Tuesday, 25 October 2011

Is there a future for driverless trains?

Does the new Heathrow pod system herald a new advance in driver-less, personal transport?  Are we likely to see major changes in rail-based transport systems?  Previously on this blog we've talked about interesting ideas for high-speed rail.  This article on the BBC highlighted a number of technologies especially around high speed

What we found interesting is the point made right at the bottom of the piece about the value in performance of removing the human driver. The claim (note, not sourced) is that driverless systems are 30% more efficient than those with an unreliable human at the controls.

Driverless trains are often a contentiousness issue.  Claims are usually made that it will decrease safety.  We're not aware of the evidence for this and note that these claims are frequently made by trade unions who do have another agenda.  It often seems that as passengers we want the security of knowing that there is a person in the cab - but it's likely that most people don't know the extent of automation on the Underground for example.  One can see the advantages with driverless systems - not least losing the problem of the train not running as the driver isn't available!  Perhaps one question is how to these automated trains deal with perturbed or emergency situations - how are the passengers kept informed? Who is there to help them?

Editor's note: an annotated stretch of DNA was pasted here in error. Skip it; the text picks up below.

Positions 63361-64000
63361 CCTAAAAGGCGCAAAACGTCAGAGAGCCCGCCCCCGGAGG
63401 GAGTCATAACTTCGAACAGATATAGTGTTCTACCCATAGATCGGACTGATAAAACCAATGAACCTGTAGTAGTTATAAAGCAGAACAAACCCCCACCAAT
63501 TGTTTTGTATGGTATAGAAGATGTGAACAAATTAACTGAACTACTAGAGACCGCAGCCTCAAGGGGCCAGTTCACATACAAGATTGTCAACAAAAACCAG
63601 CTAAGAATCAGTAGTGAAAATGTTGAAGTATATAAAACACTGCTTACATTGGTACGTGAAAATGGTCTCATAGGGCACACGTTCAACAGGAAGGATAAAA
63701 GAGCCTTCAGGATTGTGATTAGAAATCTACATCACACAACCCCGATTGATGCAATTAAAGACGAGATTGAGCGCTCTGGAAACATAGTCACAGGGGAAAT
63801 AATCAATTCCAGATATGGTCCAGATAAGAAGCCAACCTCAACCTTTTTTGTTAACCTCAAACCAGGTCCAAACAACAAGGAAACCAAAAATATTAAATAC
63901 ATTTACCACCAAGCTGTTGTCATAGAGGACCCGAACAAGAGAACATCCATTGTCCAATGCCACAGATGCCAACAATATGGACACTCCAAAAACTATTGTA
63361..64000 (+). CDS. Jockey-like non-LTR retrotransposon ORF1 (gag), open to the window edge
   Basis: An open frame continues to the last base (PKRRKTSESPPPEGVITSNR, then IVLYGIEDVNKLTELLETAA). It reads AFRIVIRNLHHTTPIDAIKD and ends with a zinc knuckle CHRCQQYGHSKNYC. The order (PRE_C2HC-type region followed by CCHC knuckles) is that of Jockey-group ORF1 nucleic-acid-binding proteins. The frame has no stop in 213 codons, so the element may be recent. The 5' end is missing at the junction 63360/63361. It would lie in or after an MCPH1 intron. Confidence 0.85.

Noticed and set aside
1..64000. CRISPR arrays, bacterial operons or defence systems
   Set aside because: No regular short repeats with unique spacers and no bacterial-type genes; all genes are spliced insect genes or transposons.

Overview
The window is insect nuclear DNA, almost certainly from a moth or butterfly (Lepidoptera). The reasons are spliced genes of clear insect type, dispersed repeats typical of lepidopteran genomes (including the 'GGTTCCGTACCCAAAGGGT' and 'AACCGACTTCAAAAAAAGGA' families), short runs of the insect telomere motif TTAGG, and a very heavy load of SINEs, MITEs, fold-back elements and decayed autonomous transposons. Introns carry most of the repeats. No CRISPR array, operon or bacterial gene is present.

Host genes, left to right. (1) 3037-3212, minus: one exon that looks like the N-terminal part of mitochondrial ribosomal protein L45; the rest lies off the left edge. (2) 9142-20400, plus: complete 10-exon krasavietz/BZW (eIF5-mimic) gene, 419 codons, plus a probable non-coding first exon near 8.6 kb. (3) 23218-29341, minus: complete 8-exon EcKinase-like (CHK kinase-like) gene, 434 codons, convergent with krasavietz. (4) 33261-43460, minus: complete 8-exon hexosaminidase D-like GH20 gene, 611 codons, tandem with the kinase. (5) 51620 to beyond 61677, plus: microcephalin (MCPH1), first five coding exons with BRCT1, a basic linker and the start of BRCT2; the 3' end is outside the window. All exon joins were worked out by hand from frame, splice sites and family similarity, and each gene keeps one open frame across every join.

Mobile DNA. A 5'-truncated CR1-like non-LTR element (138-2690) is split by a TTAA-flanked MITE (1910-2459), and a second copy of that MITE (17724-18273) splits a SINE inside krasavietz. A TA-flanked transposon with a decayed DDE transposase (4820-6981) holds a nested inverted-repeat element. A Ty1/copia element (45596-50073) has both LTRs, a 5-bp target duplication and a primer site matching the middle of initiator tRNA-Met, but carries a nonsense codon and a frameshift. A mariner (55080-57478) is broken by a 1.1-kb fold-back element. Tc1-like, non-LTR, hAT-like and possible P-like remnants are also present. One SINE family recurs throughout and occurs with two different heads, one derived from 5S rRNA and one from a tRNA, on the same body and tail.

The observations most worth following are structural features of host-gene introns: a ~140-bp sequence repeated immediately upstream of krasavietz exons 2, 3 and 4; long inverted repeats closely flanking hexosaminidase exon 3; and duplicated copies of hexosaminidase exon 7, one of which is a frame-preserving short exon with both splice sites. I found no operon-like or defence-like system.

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Sunday, 23 October 2011

Better hospital IT 'would save thousands of lives'

Interesting perspective on hospital performance and issues like patient safety based on providing better IT support.  We know human performance in environments like these is not always reliable so IT systems would appear to be a useful way of better supporting staff.

The big "if" is whether these kinds of systems can be adequately designed to meet the needs of the front line staff.  Will they be sufficiently usable in the field?

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Monday, 17 October 2011

Military touchscreen applications

We keep looking for applications of multi-touch that go beyond spinning photos around and zooming in and out. We came across this article about a product aimed at military commanders wanting to get that command and control over the battlefield:

We don't know if this product is any good but it might tap into the potential of multi-touch to deliver intuitive interfaces that don't require extensive training or place great demand on the operator to remember how to use it in stressful situations.

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